Once Kevin's stupid chromosomes were identified, he could embark on a long, messy journey of experimental and invasive gene therapy treatments. Kidding; all he needed was a shot. "The treatment for me is an injection of testosterone substitute called Sustenon that I get via a muscle-mass injection (in the buttocks) every three weeks," he says. The whole time, it could have been that easy.
"Strap in. This is fifth grade through senior prom in a syringe."
He notes that it "has the side effect of making my piss smell like burnt matches," but it "was like having a whole new battery installed ... I went from being a slow, rather dull person to being a deal more incisive, bright, and talkative. I'm not saying that the injections magically created the energy, sharpened my brain, or conjured conversational ability out of nothing. Clearly, all of that was there, just waiting for a spark to power it up."
In visible terms alone, at the age of 34, Kevin head-on collided with puberty. "I started growing body hair," he says. "I'd had some already, but I went from having a smooth chest to tufty one. I have to shave my jaw every two or three days. Prior to the treatment, I could go nearly a week without needing to. Suddenly, all the manual labor induced physical responses in my body. My arms and legs became, if not muscular, then at least strong enough to carry me and to do things without me wanting to keel over. I'd had tiny, narrow arms that I could almost wrap one hand around before. Now I have muscles there. Physically, I'm still not much to look at -- still vaguely pear-shaped and with bum and thigh fat distribution -- but I feel totally different."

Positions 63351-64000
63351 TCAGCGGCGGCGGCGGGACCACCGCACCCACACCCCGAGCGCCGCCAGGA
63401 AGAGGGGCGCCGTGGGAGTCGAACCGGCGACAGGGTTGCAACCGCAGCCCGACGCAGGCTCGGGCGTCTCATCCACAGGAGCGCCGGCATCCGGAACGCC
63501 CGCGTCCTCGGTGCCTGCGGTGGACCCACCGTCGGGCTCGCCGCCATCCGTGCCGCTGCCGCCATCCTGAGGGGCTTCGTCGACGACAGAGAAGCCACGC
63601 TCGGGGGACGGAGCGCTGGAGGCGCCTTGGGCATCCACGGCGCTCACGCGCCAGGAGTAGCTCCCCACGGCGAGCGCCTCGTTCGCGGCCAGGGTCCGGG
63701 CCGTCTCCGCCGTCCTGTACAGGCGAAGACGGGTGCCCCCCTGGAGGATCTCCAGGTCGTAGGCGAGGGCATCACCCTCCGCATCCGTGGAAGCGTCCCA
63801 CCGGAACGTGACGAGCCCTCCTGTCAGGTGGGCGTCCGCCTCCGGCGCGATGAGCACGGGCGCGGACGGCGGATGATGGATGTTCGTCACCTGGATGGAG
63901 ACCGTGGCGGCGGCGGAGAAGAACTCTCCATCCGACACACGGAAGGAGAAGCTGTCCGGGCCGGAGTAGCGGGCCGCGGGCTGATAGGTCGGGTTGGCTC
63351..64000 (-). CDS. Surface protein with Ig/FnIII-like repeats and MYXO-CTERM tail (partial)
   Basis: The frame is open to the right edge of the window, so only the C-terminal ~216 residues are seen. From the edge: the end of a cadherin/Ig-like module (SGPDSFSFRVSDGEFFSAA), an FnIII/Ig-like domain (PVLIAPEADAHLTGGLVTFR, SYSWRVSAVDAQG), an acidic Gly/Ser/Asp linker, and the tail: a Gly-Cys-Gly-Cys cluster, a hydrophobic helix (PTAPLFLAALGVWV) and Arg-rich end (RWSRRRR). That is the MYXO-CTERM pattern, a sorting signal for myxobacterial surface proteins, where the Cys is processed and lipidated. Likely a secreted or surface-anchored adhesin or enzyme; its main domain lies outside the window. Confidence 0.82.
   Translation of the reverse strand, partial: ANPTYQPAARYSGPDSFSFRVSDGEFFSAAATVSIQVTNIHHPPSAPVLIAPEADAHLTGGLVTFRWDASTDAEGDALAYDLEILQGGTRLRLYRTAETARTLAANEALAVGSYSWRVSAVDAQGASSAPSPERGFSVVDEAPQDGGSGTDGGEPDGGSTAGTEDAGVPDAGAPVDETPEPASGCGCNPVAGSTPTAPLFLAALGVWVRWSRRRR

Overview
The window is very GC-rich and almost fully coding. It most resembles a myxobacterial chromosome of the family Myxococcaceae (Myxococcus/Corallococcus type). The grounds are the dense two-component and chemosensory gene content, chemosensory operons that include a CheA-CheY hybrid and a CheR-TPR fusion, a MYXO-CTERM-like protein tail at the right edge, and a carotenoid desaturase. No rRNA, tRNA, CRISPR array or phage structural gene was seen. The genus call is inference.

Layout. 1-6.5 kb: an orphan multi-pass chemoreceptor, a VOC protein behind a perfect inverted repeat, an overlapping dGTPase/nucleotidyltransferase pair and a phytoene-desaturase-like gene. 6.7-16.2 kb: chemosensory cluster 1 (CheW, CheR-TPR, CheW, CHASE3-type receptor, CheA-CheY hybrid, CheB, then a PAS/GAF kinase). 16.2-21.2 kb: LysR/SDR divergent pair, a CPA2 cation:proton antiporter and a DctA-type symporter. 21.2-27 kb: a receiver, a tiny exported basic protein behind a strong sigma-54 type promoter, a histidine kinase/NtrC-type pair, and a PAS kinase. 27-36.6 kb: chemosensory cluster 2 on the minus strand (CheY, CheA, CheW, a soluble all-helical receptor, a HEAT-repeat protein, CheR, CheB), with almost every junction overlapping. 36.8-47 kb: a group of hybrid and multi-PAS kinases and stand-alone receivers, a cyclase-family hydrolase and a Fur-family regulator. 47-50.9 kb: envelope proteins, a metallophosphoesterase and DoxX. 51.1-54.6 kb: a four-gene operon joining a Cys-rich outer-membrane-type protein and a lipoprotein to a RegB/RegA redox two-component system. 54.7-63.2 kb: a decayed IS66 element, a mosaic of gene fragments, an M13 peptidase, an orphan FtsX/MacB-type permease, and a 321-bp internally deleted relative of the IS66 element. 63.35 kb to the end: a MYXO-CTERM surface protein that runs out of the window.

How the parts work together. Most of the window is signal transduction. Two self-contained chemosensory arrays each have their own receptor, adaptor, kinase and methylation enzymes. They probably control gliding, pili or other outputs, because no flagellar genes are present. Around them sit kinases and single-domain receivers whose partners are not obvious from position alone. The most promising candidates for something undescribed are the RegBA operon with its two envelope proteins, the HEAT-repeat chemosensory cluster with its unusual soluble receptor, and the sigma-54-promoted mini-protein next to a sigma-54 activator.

It would be hard not to feel different after this kind of change.
He felt so good, in fact, that "in a moment of pure 'What the hell?'" he decided to go back to school. "I've now got a first-class history degree, I'm a hobbyist writer, and I have friends who don't judge me on my physical appearance," he says. "I never would have done that without the Sustenon, and I did it on my own, with no coaching or pressure from outside ... I never would have had the confidence to do that, prior to treatment."
But there's a bittersweet edge to it, though -- what Kevin calls "its own little extra kick in the teeth" (you know, aside from the smelly pee). "Imagine growing up with learning difficulties, being labelled (and pitied) for being subnormal, and then getting better," he says. And not only that, but knowing you could have been better several decades ago, if only you'd known you even had a problem. "I suddenly realized what a hellish childhood I'd had, and that furthermore, no, nobody else felt like that. I'd grown up believing everyone felt sick and terrified and bloated and awkward in childhood, and that I just couldn't handle it for some reason. In short, I felt cheated out of my childhood."
The lesson? Don't let shame prevent you from seeking help, ever. You might not be a butt-shot away from fixing your whole life, but who knows?
Manna has a rich inner life which transcends hyperlinking, thank you very much, but also a Twitter.
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